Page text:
Objective/background: A published survey of bacteria in showerhead biofilm samples revealed that Methylobacterium spp. and Mycobacterium spp. seldom coexisted in biofilms.
Methods: To confirm that information, biofilm samples were collected from household plumbing of Mycobacterium avium patients and Methylobacterium spp. and M. avium numbers were measured by direct colony counts.
Results: The results demonstrated that if Methylobacterium spp. were present, Mycobacterium spp. were absent, and the opposite.
Conclusion: The data demonstrate that microbial populations in biofilms can influence the presence or absence of opportunistic premise plumbing pathogens and, thereby, increase the range of strategies to reduce exposure to waterborne pathogens. Finally, by assessing for the visual presence of methylobacteria as pink pigmentation on showers and shower curtains, homeowners and managers of hospitals and other buildings can quickly determine whether a premise plumbing biofilm sample has mycobacteria with a high degree of assurance.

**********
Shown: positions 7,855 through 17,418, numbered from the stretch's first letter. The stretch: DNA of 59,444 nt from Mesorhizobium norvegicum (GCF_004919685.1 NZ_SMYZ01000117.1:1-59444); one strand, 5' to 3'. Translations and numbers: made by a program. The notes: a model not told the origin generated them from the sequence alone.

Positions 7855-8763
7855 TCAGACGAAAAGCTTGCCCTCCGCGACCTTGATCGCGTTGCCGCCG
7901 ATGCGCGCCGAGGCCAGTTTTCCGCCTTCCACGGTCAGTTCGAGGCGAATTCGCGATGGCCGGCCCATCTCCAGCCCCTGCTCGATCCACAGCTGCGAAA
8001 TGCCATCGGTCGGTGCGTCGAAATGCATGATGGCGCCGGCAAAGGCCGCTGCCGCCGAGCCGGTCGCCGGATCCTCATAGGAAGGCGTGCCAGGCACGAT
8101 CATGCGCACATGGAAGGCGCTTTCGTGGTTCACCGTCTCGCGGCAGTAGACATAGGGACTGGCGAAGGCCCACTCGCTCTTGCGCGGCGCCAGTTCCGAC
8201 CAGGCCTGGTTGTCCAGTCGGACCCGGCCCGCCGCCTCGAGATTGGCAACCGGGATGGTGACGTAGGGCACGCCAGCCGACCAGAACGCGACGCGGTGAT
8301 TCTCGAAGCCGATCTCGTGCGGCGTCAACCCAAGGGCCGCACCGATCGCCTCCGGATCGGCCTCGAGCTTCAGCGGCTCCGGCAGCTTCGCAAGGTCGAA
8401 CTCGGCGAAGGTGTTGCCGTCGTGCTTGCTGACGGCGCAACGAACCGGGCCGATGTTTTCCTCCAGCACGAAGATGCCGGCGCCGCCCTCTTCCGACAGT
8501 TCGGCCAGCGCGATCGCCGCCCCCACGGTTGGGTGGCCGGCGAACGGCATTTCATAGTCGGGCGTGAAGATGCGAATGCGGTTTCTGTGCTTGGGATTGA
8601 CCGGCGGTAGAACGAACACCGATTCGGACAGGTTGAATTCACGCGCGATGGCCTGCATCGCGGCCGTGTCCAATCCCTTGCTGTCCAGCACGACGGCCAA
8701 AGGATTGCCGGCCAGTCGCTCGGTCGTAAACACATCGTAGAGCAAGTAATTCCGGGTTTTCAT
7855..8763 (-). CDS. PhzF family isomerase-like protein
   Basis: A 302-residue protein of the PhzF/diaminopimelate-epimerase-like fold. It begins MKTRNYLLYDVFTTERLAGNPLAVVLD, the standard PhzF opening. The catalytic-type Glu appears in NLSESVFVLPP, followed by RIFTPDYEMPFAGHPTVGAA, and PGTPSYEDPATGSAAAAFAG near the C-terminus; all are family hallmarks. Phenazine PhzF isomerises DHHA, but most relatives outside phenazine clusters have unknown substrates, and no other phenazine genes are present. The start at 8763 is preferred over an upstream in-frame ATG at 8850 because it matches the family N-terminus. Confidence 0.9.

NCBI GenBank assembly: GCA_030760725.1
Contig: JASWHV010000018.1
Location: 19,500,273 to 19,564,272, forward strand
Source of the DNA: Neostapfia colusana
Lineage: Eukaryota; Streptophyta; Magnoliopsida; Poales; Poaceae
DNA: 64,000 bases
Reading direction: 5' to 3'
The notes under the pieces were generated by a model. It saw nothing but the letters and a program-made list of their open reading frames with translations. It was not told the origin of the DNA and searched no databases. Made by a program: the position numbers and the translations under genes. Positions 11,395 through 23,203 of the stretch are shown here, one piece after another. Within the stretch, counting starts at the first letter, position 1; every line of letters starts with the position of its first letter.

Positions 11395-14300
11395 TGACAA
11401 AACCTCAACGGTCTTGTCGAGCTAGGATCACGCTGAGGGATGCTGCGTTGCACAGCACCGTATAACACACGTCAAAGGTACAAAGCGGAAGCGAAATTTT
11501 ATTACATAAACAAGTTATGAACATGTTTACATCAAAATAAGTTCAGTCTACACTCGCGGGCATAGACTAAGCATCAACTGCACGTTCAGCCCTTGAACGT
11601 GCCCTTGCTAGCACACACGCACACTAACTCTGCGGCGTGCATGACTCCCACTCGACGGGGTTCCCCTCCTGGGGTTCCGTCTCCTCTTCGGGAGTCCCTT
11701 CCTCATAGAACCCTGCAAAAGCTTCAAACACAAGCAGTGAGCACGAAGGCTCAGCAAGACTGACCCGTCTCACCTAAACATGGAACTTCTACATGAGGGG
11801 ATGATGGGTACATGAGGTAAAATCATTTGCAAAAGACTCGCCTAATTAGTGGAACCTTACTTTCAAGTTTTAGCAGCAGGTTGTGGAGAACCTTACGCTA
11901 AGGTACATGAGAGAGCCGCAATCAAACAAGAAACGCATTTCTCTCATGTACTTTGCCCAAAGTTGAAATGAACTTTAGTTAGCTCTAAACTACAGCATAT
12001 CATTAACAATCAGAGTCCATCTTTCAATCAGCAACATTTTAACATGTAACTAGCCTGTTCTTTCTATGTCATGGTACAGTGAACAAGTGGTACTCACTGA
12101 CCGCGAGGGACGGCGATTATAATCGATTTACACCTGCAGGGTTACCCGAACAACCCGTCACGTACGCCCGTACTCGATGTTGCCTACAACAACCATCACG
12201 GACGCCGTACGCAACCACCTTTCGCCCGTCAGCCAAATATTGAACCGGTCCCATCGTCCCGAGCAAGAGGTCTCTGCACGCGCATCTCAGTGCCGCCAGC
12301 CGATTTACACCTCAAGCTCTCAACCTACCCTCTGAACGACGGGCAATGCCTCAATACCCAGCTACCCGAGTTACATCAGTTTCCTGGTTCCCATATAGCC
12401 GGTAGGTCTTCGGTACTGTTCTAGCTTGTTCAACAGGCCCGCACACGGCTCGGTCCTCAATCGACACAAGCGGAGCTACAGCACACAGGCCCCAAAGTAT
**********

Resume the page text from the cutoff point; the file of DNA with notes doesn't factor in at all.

Keywords: Biofilms; Methylobacterium; Mycobacterium; Mycobacterium avium; Pigmentation; Premise plumbing.
Copyright © 2016 Asian African Society for Mycobacteriology. Published by Elsevier Ltd. All rights reserved.